Getting Ready for the Grazing Season

Getting Ready for the Grazing Season

February 2015

photo of cattle in Nebraska Sandhills pasture
Planning for the upcoming grazing season is important and should include factors such as estimated stocking rates, time of grazing for specific pastures, as well as contingency plans in the event of dry conditions. Photo courtesy of Jerry Volesky.

The start of the growing season may be a couple of months away, but it is not too early to start thinking about grazing and forage plans for the upcoming year. Grazing plans should include projected cattle numbers (or stocking rates), turn out dates, and a pasture-use sequence for multiple pasture rotations.

In the spring, there is always anticipation about when and how much it will rain. This, as well as temperature, are the two primary factors that might affect pasture turn out date. April precipitation supports the initial growth of cool-season pasture grasses, but these species have the majority of their growth during the month of May. Warm-season grasses generally initiate growth in May with rapid accumulation of growth in June and early July.

Make a drought plan

Given the strong correlation between spring and early summer precipitation and pasture productivity, a drought plan is probably the most important component of the overall grazing or ranch plan. A drought plan can have varying levels of detail and complexity and can be customized to fit the specific needs of your operation.

Some plans place an emphasis on critical or trigger dates. These are dates where one evaluates their total local precipitation up to that date. On May 1, for example, one could determine their total April precipitation or the total effective precipitation since the previous fall and compare that to long-term averages for their area. If precipitation totals are significantly below the averages, that could trigger a choice of several possible management actions such as an extended period of feeding hay or culling of some livestock. These actions are adjusted to account for varying levels of drought. Other important dates in relation to critical periods for rapid grass growth might include May 15, June 1, June 15, and July 1.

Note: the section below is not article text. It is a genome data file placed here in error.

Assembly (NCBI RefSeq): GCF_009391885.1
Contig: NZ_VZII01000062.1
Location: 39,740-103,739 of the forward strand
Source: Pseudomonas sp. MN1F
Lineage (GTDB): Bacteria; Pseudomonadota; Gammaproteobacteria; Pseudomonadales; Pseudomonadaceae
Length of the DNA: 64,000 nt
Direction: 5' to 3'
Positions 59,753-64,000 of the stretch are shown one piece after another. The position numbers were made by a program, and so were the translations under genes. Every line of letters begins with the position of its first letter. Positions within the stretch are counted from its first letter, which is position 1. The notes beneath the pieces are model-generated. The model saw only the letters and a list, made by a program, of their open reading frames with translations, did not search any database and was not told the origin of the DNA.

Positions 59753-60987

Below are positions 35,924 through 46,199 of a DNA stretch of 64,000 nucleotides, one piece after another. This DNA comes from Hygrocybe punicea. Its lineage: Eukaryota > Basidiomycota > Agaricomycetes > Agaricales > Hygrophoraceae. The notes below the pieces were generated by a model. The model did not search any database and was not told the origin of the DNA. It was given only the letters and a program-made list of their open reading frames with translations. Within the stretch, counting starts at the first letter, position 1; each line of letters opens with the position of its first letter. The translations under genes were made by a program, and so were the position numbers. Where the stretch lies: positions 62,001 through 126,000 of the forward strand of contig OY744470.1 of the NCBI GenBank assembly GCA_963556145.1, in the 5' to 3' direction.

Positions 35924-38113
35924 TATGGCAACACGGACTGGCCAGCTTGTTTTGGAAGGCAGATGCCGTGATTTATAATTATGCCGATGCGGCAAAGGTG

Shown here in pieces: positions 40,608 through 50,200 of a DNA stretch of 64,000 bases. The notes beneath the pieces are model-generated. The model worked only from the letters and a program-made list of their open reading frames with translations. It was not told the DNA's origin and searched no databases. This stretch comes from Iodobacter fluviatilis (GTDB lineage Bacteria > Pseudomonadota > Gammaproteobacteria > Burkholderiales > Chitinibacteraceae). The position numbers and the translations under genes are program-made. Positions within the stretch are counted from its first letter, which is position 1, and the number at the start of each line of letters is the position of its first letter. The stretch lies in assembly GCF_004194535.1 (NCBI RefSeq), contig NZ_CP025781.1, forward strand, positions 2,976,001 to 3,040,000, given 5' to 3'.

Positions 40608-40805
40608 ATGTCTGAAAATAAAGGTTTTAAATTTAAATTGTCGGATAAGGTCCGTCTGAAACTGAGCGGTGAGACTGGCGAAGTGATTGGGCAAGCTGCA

Additional details and worksheets for all the components of a drought plan can be found on the “Managing Drought Risk on the Ranch” website.

Review grazing records

For those livestock producers that use various types of rotational grazing strategies, it is important to review grazing records from the previous years when planning the rotation sequence for 2015. Consideration should be given to when the time or period of grazing occurred in the previous years. Plans should adjust the schedule to avoid grazing the same pasture at the same time period in consecutive years.

Plan the planting of spring or summer annual forage crops

Now is also a good time to plan the planting of spring or summer annual forage crops that might be grazed, hayed, or harvested as silage to replenish feed supplies. This includes selecting the forage crop type, fields that will be planted, identifying seed sources, and ordering the seed.

Oats, spring triticale, and barley are annual cereal grains that can be planted from late March to early April to produce forage that can be grazed beginning in mid to late May or harvested for hay or silage in late June or early July. Growth of these cereal crops is very rapid in late May and early June, requiring good grazing management and the proper stocking rate to efficiently harvest the forage.

Forage peas are a legume that can be mixed in with spring cereals to reduce nitrogen fertilizer needed while maintaining or improving the protein levels of the harvested crop. When selecting a spring cereal to plant, preference should be given to varieties that have been selected for forage production. Select hooded or awnless varieties of barley if the crop is going to be harvested as hay.

The quality of the forage produced from spring cereals will depend upon the stage of maturity at harvest. As maturity increases, quality declines rapidly. The optimum compromise between quality and yield generally occurs shortly after boot to early-heading stages. Yield in terms of dry matter produced per acre generally increases 10 percent to 20 percent from the boot to early-heading stages.

The primary warm-season or summer annual forages would include sudangrass, forage sorghum, sorghum-sudangrass hybrids, pearl millet, and foxtail millet. For warm-season species soil temperatures at planting should consistently be at the 60 to 65 degree level which is usually achieved by late May. These warm-season annuals could also be planted anytime up to early August and still produce forage, but greater amounts will be realized with earlier planting dates.

Dr. Jerry Volesky
Nebraska Extension Range and Forage Specialist